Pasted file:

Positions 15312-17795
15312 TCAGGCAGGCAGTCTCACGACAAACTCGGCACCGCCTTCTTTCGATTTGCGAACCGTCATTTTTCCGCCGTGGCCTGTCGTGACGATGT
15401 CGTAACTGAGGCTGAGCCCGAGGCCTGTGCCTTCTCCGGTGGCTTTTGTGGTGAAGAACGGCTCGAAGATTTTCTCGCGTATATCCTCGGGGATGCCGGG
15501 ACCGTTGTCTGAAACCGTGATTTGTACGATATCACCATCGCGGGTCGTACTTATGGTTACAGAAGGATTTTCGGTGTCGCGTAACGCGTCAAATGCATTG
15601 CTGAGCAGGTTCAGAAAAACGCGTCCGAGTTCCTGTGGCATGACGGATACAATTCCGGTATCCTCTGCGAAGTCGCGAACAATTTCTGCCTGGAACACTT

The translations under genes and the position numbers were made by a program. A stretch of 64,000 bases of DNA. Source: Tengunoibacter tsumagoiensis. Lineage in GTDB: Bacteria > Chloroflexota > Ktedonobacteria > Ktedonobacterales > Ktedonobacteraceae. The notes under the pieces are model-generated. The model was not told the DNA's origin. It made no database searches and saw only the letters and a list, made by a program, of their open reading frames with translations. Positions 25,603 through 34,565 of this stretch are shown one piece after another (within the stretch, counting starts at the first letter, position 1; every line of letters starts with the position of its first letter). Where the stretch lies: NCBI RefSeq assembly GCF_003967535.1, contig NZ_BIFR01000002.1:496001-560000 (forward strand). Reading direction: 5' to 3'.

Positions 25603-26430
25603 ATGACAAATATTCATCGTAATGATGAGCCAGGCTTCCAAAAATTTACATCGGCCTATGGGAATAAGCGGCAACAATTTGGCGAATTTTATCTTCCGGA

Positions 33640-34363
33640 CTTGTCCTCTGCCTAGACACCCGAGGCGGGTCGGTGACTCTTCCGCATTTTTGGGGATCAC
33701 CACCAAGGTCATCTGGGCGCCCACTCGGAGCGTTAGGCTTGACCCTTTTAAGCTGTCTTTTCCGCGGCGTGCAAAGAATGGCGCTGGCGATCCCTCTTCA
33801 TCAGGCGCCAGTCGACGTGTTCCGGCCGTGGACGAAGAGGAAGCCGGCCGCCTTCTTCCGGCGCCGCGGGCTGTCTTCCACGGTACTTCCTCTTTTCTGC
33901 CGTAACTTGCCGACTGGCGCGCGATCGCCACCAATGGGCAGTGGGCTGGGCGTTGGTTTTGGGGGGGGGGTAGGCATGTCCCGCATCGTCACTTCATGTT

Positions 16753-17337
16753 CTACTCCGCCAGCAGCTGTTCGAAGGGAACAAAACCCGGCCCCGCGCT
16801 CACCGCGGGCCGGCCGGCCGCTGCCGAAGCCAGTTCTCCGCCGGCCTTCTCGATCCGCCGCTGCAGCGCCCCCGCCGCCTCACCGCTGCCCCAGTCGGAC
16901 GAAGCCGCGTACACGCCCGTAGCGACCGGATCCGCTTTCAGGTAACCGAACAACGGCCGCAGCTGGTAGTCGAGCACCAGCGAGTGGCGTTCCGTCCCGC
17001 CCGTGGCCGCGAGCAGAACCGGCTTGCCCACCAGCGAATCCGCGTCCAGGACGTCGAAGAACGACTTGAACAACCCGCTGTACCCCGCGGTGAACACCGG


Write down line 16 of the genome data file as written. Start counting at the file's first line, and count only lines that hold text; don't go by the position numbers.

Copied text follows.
16801 CACCGCGGGCCGGCCGGCCGCTGCCGAAGCCAGTTCTCCGCCGGCCTTCTCGATCCGCCGCTGCAGCGCCCCCGCCGCCTCACCGCTGCCCCAGTCGGAC